6 Ways to Self-Finance Your Business

Even if you have a great business idea, it is unlikely to succeed without solid financial backup.

Surprisingly, the best source of financing can be from out of your own pocket.

The term "self-financing" includes using your own money to invest directly in the company and using your personal assets as collateral for outside funding. When you self-finance your business, it gives you complete control of your company and the independence to do what you want.

If you do turn to banks for funding in the future, it will speak volumes that you invested a significant amount of your own money into the company. After all, if you don't have enough conviction in your business to jeopardize your own money, why would anyone else?

Home Equity Loan

If you own a home with a sufficient amount of equity from paying your mortgage, think about taking out a home equity loan or home equity line of credit, also known as a HELOC. Home equity loans provide a one lump-sum payment, while a HELOC works similarly to a credit card, where you only pay interest on the outstanding balance. Both carry a low interest rate as compared to other forms of financing. However, putting up the family home as collateral certainly raises the stakes for the business. You must ensure you will have sufficient cash flow to make your payments or you may lose the home.

Fund your business with a personal loan

Life Insurance

Borrowing against life insurance offers another valid financing option, but it does come with some risks. You can typically borrow up to the cash value you've accumulated at a reasonable interest rate. Unlike a conventional loan, you won't need to pay the loan back. Instead, any money you take out will be deducted from the amount your beneficiaries receive when you die. However, life insurance loans are subject to some tricky taxation and compound interest. If you pay your loan interest out of your policy, the IRS views it as income and will tax it accordingly. You'll also be subject to compound interest. Take these disadvantages into consideration before withdrawing your total cash value.

Individual Retirement Account

Individual Retirement Accounts (IRAs) can provide you with a short-term interest-free loan. You can withdraw money from your IRA interest and it's tax free, as long as you replace it within 60 days. However, make sure you pay back the money on time. If you're just one day late in replacing the money for any reason, you'll instantly be charged a 10 percent penalty and you'll need to pay taxes on any of the money you haven't paid back.

Investments and Securities

Borrowing against your investments and securities as collateral offers an easy way to raise the money you need at a low interest rate. You can borrow up to the initial margin limit of your stock, typically 25 to 50 percent. The downside to taking out a margin loan is maintaining enough equity in your investments to avoid margin calls. If your stock drops and you don't have enough equity to maintain the margin limit, you'll need to supply more money within a certain time frame. If you don't have enough cash within that time, your brokerage may liquidate your other securities to satisfy the call.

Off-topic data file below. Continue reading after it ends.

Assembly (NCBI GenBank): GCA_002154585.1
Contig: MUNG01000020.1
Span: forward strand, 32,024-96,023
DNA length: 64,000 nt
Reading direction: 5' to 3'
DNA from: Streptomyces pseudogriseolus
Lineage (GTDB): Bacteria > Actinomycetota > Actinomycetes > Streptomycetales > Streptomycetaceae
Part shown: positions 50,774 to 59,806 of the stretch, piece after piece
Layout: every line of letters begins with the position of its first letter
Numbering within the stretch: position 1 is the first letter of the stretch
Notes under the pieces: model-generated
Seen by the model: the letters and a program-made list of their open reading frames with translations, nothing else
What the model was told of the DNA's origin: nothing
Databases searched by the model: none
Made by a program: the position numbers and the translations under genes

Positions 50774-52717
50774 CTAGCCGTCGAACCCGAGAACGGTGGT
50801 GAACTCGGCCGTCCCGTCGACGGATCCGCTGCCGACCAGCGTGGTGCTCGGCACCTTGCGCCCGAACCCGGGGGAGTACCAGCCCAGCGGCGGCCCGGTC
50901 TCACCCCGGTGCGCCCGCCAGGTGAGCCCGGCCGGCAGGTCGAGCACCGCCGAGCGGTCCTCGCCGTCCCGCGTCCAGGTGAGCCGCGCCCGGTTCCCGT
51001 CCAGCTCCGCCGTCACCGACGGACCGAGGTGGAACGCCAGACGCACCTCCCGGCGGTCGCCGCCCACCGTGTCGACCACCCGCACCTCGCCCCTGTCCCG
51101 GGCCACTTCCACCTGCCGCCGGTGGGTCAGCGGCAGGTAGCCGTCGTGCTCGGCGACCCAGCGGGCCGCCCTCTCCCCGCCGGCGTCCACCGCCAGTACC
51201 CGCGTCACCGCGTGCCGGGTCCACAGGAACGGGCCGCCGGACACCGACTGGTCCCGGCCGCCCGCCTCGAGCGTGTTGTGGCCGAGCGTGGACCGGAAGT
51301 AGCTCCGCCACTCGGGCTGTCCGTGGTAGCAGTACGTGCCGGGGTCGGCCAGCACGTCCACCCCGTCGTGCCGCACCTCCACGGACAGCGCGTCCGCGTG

Credit Cards

If you have a stellar credit rating, you may be able to fund your business by solely relying on credit cards. It may be one of the most expensive ways to self-finance your business, but many successful business owners have made it work. To avoid the slippery slope of credit card debt, shop for a good interest rate, and avoid zero percent interest cards that shoot up to astronomical rates after 60 days. Create a payment plan to stay on top of your debt.

Personal Savings

Saving up the money to fund your business ahead of time saves you money (i.e., no interest) and security, though it does involve risking your life savings. If you need to ramp up your savings quickly, consider picking up a side job at nights or on the weekends. You can also sell some of your possessions to add to your savings. If you have old boxes of collectibles accumulating dust, sell them for fast cash.

Bootstrapping your business successfully requires a clever combination of assets, cash flow, and penny-pinching. The road to success may be a long one, but in the end, it may be worth it because you won't have a bank, venture capitalist, or small business loan to hold you down.


At Business.org, our research is meant to offer general product and service recommendations. We don't guarantee that our suggestions will work best for each individual or business, so consider your unique needs when choosing products and services.

Christa Baxter
Written by
Christa Baxter
Christa is an editor and writer with seven years of experience in educational publishing and content marketing. When she’s not editing or Tweeting, you can find her hiking the Wasatch Mountains, knitting this year’s batch of Christmas gifts, or binge-watching Miss Fisher’s Murder Mysteries.
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